FEBS 60th anniversary reflections – Ferhan G. Sagin, FEBS Education and Training Committee Chair

At this milestone of FEBS turning 60, we asked FEBS Executive Committee Members – the senior scientists currently overseeing the organization – to introduce themselves and reflect on FEBS past, present and future.
FEBS 60th anniversary reflections – Ferhan G. Sagin, FEBS Education and Training Committee Chair

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In brief, what is your role at FEBS?

I wear a few exciting hats at FEBS: I lead the FEBS Education and Training Committee, help steer our direction as a member of the Executive Committee, and I’m gearing up to chair the next big FEBS Congress in Istanbul in 2025. The FEBS Education and Training Committee is proactive and pivotal in educational innovation as well as in good education practices to nurture the upcoming generation of molecular life scientists. Thus my role here is one that blends vision with action. Overall, with all my hats, my job is to keep the energy high, the ideas flowing, and make sure everyone – from students to seasoned scientists – feels at home and inspired at FEBS.

Tell us a little about your research interests and career.

My research journey was through the dynamic fields of molecular biology and biochemistry, with a keen interest in the cellular processes that pivot between health and disease. My work has been centered on the molecular intricacies of inflammation and oxidant stress, and their roles in disease pathogenesis. Collaborative research has expanded my horizons, allowing me to explore the biochemical landscape of organophosphate intoxication and LDL oxidation on an international scale. A seminal contribution from our group was to elucidate the involvement of lipoprotein-associated phospholipase A2 in the early detection of atherogenic activity in pediatric populations. Moving forward, our focus is on the translational potential of this research, particularly in pioneering biosensor technology for the precise detection of biomolecules critical to understanding and treating disease.

Success in science is very important but what may be equally important is success in training young scientists. With this in mind, I approached education with the same curiosity I approached science. This led me to search for and apply novel techniques to engage my students in their own training and learning. Educational technologies, team-based learning (TBL), student assessment and mentoring were my main interests. I believe the biggest impact of this approach was that most of my students started to enjoy learning by taking their own responsibility for it.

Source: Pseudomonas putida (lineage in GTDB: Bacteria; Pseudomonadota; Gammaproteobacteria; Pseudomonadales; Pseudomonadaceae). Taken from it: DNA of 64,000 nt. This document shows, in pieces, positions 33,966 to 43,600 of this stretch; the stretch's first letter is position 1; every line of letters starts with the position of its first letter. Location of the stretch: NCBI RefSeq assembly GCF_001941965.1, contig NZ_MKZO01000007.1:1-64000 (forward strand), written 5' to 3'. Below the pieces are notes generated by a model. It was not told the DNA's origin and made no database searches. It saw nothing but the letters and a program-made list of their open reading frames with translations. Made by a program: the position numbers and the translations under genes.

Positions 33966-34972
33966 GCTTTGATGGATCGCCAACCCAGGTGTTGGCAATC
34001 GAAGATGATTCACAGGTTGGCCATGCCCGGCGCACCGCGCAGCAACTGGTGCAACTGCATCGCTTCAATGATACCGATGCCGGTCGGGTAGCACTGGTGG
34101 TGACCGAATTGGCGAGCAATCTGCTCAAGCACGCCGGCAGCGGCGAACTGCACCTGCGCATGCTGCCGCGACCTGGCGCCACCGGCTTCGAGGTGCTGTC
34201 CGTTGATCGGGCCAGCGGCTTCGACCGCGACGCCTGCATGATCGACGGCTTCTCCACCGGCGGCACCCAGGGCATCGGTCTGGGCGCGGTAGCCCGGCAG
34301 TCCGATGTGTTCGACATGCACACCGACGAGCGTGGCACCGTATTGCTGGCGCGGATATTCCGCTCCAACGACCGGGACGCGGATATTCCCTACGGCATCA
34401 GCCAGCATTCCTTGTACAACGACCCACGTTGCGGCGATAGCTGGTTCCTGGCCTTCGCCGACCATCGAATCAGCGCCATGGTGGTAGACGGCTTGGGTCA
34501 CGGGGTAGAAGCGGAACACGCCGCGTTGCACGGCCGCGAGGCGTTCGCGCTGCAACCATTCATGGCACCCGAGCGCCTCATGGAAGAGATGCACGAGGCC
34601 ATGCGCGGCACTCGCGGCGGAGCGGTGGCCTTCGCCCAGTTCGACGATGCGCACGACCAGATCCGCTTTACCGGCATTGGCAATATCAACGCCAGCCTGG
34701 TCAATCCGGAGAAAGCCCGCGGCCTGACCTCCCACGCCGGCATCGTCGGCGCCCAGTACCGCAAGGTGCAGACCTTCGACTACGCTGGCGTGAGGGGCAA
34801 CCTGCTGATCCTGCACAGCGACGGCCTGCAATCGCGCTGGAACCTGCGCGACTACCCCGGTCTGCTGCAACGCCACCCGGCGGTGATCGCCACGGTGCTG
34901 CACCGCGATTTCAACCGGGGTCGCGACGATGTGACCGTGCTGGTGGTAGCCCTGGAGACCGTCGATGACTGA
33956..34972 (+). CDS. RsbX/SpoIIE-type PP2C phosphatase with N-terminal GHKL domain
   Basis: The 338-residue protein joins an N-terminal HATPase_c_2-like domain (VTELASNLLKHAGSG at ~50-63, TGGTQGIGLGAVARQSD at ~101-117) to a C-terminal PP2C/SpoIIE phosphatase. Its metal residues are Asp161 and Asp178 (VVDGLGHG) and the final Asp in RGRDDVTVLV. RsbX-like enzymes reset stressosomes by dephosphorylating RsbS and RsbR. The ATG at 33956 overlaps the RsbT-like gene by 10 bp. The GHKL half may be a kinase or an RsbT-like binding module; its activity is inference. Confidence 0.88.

What was your first contact with FEBS?

My first encounter with FEBS was as a young PhD student attending one of the Advanced Courses (An Introduction to Animal Cell Culture Techniques for Biochemists, 27 June – 6 July 1994, Dublin, Ireland). That course wasn't just about learning techniques; it was also about experiencing a vibrant blend of ideas and cultures. We were all eager learners by day and enthusiastic explorers by night, in the city's academic heritage. I left Dublin with a toolkit of skills and a network of peers. Later, when I reflected back I realized how that educational richness, cultural diversity, and the enthusiasm that the course instilled in me aligns with the FEBS’ commitment to scientific and personal growth.

Why do you volunteer your time now to FEBS leadership and committee work?

Volunteering with FEBS is my way of giving back to a community that shaped my scientific career and personal growth. It's about building the groundwork that supports other researchers' climbs, ensuring that we all rise by lifting others, as Robert Ingersoll beautifully put it. This is the essence of my work at FEBS – helping everyone reach higher.

What to you see as the main challenges in the research culture/landscape for bioscience researchers in the coming years?

The frontier of molecular life sciences is ever-expanding, with vast questions about cellular complexities and disease mechanisms still unanswered. One of the main challenges we face is staying ahead of rapid technological advancements and ensuring ethical boundaries. FEBS can play a pivotal role here by facilitating discussions and guidelines that help navigate these waters.

What does FEBS mean to you?

FEBS, to me, is the lifeblood of the molecular life sciences community in Europe. It's a place where over 30,000 members from diverse Societies converge to drive scientific progress. Through journals, congresses, and educational courses, FEBS fosters a spirit of cooperation that transcends borders.

FEBS is where ideas germinate, collaborations form, and the future of biochemistry and molecular biology is written. It's a garden where knowledge blooms and where each of us, regardless of background or discipline, can find the space to grow. It's this spirit of collective advancement and support for the current and next wave of scientists that FEBS embodies for me.

What FEBS opportunities would you recommend to scientists at your or an earlier career stage?

I wholeheartedly recommend engaging with FEBS’s vast array of education workshops, advanced courses, and fellowships. These opportunities are not just stepping stones in your career but are also doorways to collaborations and new scientific horizons. Dive in, the water’s fine!

Top image of post: Ferhan Sagin poised to ask a question at the FEBS Education and Training Conference 2024, Antalya, Türkiye. 

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I can testify that Ferhan is great in kepping E high :)